Death cannot be avoided. This is a reality that everybody has to accept. Since it cannot be avoided, what people need to do is a plan for it. The best way to do this is through estate planning. By setting up trusts and writing a valid will, a person will ensure that their estate will be distributed or managed according to their wishes when they pass away. Every person who is at least 18 years old needs to have a will to ensure their estate can be distributed according to their wishes.
Will Preparation Guide
A will can only be prepared by an adult of sound mind. Since this is a legal document that describes how the estate of the owner will be distributed when they pass away, it should be prepared with the help of a legal expert. There are three options that a person can consider. The first is to hire a solicitor to draft the will. The second option is to hire a private trustee to help with will preparation. Lastly, a person can choose to have their will prepared by the public trustee. It is important to note that will preparation rules differ from state to state, so you need to familiarise yourself with local laws when preparing your will.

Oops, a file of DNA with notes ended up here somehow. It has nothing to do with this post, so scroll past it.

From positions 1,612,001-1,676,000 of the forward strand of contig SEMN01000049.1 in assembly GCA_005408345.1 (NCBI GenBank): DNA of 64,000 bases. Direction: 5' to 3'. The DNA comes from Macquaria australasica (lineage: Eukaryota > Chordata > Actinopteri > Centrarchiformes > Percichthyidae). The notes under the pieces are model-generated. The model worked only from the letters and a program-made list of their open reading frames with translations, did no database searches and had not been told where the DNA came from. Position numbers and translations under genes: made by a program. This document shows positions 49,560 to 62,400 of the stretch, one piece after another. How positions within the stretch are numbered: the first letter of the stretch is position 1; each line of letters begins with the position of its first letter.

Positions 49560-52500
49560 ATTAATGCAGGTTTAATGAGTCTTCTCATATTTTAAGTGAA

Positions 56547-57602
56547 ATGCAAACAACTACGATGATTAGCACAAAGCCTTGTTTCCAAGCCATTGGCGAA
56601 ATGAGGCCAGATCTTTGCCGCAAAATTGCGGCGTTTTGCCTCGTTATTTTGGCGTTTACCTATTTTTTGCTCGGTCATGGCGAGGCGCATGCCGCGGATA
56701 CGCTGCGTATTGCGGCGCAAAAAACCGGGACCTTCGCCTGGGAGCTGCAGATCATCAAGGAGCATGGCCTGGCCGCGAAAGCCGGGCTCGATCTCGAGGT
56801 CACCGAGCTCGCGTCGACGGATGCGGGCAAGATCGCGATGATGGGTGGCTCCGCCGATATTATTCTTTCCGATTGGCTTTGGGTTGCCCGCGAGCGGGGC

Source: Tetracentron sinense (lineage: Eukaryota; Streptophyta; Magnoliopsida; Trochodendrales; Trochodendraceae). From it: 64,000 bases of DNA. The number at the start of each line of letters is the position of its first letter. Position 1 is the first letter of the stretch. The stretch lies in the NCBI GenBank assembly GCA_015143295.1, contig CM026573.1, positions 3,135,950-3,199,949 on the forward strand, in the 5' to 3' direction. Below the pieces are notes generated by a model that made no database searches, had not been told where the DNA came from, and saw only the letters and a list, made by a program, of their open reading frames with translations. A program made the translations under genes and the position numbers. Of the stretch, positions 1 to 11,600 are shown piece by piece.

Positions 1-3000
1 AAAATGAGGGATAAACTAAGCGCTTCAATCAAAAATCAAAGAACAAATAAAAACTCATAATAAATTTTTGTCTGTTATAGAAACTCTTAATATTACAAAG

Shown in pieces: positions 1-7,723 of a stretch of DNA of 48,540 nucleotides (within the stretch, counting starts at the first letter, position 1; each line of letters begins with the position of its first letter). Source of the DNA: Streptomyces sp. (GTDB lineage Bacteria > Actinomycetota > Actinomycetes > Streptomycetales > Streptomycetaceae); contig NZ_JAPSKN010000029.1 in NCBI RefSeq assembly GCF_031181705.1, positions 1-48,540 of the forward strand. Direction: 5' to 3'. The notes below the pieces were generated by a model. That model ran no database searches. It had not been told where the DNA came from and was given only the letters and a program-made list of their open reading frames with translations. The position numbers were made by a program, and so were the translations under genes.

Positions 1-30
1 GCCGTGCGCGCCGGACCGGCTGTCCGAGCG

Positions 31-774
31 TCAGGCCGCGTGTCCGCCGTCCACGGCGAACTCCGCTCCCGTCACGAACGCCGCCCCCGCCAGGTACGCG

Having a will is incredibly important. Unfortunately, more than half of all Australian adults do not have a will. Since death is inevitable, dying without a will means that the courts will have to determine how your estate will be distributed. Usually, a trustee is appointed by the courts to administer the estate of the deceased. Taxes and debts are usually settled first before the remaining assets are distributed based on a predetermined formula. This means that the wishes of the deceased will not be honoured as they have not been specified in a will. That is why it is crucial for every adult to have a valid will, which should also be updated regularly.
Writing a Will
You can take control of your circumstances by creating an estate plan with Willcraft Estate Planning. If you have no idea about where to start or how your assets should be distributed, you should make an appointment with Willcraft Lawyers to discuss your options. Please note that your will can only be legally binding if it is in writing, bears your full name and has two witnesses. None of the witnesses can be a spouse or heir.